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Open letter: why goliath usually wins.

TO: John Paulson

President, Springboard Software

Dear John,

When you dropped by last week to show us the new Macintosh version of Springboard Publisher, we were pleasantly surprised. It's no secret that the original Apple II incarnation of springboard Publisher was a product so slow and clumsy that it was virtually useless. This time, however, your developers seem to have done a first-class job: they've created a spirited, friendly, and disciplined product that (assuming no hidden flaws) should be taken seriously by the desktop publishing market.

But Springboard Publisher still lacks one key feature--a workable marketing strategy. You told us Springboard positions the product as a low-cost, easy-to-use alternative to PageMaker, a notch or two up from high-end word processors. You admitted that such a position is likely to confuse many of your target customers--but you're confident that desktop publishing is such a huge market that you'll still be able to tell your story to enough buyers to capture a respectable share of the market.

We sincerely hope you're right. Unfortunately, however, we suspect you've fallen for one of the software industry's most pervasive fairy tales: the David and Goliath scenario. According to the way the script is usually written, a feisty little upstart takes on an industry giant (in your case, Aldus), tosses a few pebbles, and escapes with a flock of valuable customers. After a few years of low-budget "guerrilla marketing," Goliath crumples to his knees and David takes over.

The trouble with this strategy, John, is that it overlooks a basic economic principle of the software business: Small market shares are almost never profitable. in almost every niche we've seen, one or two Goliath-like companies typically end up controlling 40% to 60% of total sales dollars--but they collect 80% to 90% of the profit dollars. What David gets are fringe customers that Goliath doesn't particularly want: those who are hardest to service through normal sales channels, or who make the most extravagant demands for hand-holding, advanced features, and pricing concessions.

Admittedly, some industry giants are vulnerable. But you happen to have chosen a niche where the resident Goliath, Aldus, is about as tough as they come. The PageMaker brand name has become virtually synonymous with desktop publishing; retailers love the product; and the company is extraordinarily well-managed, cash-rich, and technically aggressive. You may steal away a few marginal customers from a company like this--but the real question is whether you'll ever squeeze any profit from those sales. somehow, we doubt it.

So what's the alternative?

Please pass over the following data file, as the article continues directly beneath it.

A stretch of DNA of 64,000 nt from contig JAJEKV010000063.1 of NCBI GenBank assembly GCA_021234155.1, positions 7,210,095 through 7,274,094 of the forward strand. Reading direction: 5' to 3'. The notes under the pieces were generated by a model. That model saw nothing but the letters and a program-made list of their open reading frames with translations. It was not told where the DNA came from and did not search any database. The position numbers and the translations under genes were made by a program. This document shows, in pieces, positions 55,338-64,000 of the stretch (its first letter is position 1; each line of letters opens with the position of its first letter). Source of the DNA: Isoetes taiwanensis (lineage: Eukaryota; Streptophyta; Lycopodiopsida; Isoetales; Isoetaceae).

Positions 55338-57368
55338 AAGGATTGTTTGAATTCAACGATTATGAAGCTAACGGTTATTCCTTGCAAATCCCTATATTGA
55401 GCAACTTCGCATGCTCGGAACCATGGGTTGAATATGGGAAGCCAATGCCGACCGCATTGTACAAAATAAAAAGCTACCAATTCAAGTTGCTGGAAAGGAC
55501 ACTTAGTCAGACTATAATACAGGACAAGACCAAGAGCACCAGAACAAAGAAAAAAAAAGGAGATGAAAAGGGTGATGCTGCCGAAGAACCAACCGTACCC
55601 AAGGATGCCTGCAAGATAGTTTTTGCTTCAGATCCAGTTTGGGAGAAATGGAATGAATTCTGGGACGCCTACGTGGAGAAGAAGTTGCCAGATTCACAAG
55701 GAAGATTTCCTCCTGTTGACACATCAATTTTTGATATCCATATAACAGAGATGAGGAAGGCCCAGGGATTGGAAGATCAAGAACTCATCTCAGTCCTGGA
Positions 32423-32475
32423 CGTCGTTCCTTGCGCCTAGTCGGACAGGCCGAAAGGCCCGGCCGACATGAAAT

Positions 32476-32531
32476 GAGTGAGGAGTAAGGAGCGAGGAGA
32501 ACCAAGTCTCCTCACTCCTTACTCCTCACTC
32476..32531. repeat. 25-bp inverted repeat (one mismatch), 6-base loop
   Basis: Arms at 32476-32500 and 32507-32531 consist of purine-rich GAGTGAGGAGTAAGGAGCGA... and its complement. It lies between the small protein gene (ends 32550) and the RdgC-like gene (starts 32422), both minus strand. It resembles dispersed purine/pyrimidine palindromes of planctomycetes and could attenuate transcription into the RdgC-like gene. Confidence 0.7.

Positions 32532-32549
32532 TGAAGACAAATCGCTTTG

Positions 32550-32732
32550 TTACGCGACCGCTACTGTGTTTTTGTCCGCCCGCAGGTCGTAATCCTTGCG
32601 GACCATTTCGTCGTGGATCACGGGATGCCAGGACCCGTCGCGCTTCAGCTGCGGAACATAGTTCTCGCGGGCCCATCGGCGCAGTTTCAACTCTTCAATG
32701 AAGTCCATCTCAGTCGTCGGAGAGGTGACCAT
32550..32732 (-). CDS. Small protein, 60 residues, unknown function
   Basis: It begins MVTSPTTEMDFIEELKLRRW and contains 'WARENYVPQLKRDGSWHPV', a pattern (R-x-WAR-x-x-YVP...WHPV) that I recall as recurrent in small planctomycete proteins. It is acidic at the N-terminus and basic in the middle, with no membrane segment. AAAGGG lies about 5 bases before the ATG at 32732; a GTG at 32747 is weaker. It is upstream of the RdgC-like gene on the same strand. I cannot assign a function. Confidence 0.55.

Well, one possibility is to find a specialized niche of your own, one where you have an edge over more generic solutions. You might, for instance, repackage Springboard Publisher as a "Home office Publisher' or an 'Academic Publisher," with special-purpose templates, clip art files, and other features that Pagemaker lacks. If you pick the right niche and do your homework on features that customers value, you'll have a fair shot at becoming the mini-Goliath of that niche. And, most importantly, you'll have a product that captures a high share of profits as well as sales.

Another strategy you might try is to look for alternate marketing channels where springboard Publisher can become a major-league player. Aldus certainly has a lock on conventional software resellers, but we suspect there's room for a product that sells primarily through private label deals with software catalogs, through mass merchandisers (your new affiliates at Spinnaker can tell you about this world), or through educational marketing channels (where the Springboard name is already well respected).

If you look closely at these alternate channels, moreover, you'll often find they reach very distinct groups of buyers, who may not even know about the products that are the best-sellers in other channels. In effect, each channel represents a fresh chance to develop a position of market leadership. (A case in point: By developing specialized DeskMate versions of their products for Tandy's 7,000 Radio Shack outlets, a few savvy companies--including Symantec, Intuit, and Lotus--have now opened up a new channel to small business buyers, many of whom ignore conventional PC resellers. Since the software selection in most Tandy stores is strictly limited, these DeskMate products will have effectively no competition.

We could ramble on about other ways to create alternative niches for Springboard Publisher, but we assume you get the point. One caution, however: Don't cheat. If your goal is to become the Goliath of a specialized niche or marketing channel, the biggest risk of all is making a half-hearted effort to build a product that genuinely serves that niche. You can't just take a generic product and put a few new stickers on the box; you have to build a true product from scratch, thinking through all the necessary decisions about packaging, prices, distribution methods, and relationships with customers. If you shape that product clearly and imaginatively for a well-defined niche, you'll probably end up with a profitable market leader. If you venture forth with fuzzy positioning, however, Goliath will eat you alive.
COPYRIGHT 1989 Soft-letter
No portion of this article can be reproduced without the express written permission from the copyright holder.
Copyright 1989, Gale Group. All rights reserved. Gale Group is a Thomson Corporation Company.

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Title Annotation:written to John Paulson, pres of Springboard Software
Publication:Soft-Letter
Date:Jun 15, 1989
Words:833
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